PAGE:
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Ankle pain caused by a treadmill is no light matter.
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Any exercise program comes with risks as well as rewards. Though treadmills are often safe and reliable pieces of exercise equipment, injuries to the feet or ankles may still occur due to factors such as overuse, a misstep or a pre-existing injury or condition. Don't ignore a swollen ankle, as it may be a symptom of a larger problem.
Swelling is a common signifier of an ankle sprain, a tear of the ligaments of the ankle. A mild sprain causes microscopic tears, while a severe sprain causes the ligament to be torn from the area where it attaches to the bone. A mild or moderate sprain can often be treated at home by compressing and resting the sprained ankle, elevating it above the heart and icing it to reduce swelling. A more serious sprain will require a doctor's attention and guidance.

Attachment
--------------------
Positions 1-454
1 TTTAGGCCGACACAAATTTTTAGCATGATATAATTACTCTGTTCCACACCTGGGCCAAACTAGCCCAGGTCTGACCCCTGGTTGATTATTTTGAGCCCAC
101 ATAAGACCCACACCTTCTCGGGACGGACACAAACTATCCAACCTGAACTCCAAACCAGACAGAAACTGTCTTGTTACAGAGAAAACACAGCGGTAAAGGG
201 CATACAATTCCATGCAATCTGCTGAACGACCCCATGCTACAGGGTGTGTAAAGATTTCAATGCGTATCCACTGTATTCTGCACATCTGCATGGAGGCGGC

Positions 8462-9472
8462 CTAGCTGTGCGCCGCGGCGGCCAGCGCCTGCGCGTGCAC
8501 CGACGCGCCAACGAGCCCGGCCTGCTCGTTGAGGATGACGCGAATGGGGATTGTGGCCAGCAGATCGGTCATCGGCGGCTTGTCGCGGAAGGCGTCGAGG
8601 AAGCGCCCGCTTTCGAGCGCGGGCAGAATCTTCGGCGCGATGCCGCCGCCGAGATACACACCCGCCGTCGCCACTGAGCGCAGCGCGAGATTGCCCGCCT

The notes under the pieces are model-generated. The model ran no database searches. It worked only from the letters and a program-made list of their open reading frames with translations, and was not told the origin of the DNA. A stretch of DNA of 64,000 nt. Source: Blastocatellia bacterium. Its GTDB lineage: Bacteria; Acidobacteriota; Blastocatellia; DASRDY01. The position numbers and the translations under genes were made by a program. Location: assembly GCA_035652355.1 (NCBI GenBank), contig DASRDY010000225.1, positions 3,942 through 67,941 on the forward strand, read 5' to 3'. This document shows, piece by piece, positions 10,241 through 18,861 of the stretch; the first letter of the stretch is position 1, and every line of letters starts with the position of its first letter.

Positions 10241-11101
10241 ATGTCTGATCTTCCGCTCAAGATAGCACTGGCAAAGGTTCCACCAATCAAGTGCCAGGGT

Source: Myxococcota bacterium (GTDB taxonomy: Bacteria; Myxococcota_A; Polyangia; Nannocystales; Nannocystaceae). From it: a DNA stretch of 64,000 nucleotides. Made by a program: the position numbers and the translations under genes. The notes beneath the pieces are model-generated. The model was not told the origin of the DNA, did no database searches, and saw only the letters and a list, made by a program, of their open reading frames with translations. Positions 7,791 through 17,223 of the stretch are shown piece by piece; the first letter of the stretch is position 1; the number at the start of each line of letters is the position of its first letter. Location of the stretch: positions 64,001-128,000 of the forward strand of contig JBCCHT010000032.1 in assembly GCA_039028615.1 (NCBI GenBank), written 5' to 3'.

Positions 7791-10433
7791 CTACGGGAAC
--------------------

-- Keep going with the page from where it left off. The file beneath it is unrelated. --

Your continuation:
Achilles tendinitis is the inflammation of the Achilles tendon of the ankle. Symptoms may include swelling that gets worse throughout the day and pain along the back of the heel. The pain often gets worse after exercise, so you may notice it after stepping off a treadmill. It can also be caused by a sudden increase in exercise, according to the American Academy of Orthopaedic Surgeons. See a doctor if you suspect you have this condition. Your doctor may order an X-ray in order to diagnose tendinitis.
Walking or running on a treadmill with an incline can eventually stress and cause pain in your dorsiflexor muscles, the muscles that travel from the front of the ankle to the front of the shin. Weight Watchers recommends slowing down your speed and incline to start and gradually increasing the speed as your muscles warm up. You may also want to stretch your calves before stepping on the treadmill, as they resist movement in the dorsiflexor muscles.
If you're prone to distraction, avoid watching TV or listening to headphones while running on a treadmill, as you may take a misstep that leads to an injury. If you use a home treadmill, make sure you have at least 6 to 8 feet of clearance behind the machine so if you fall you don't hit something. Unlike the outdoors, treadmills provide unvaried terrain. This uninterrupted surface can cause overuse injuries over time. You may find it helpful to add outdoor walks or hikes to your exercise routine, as this will prevent you from falling into the same movement pattern.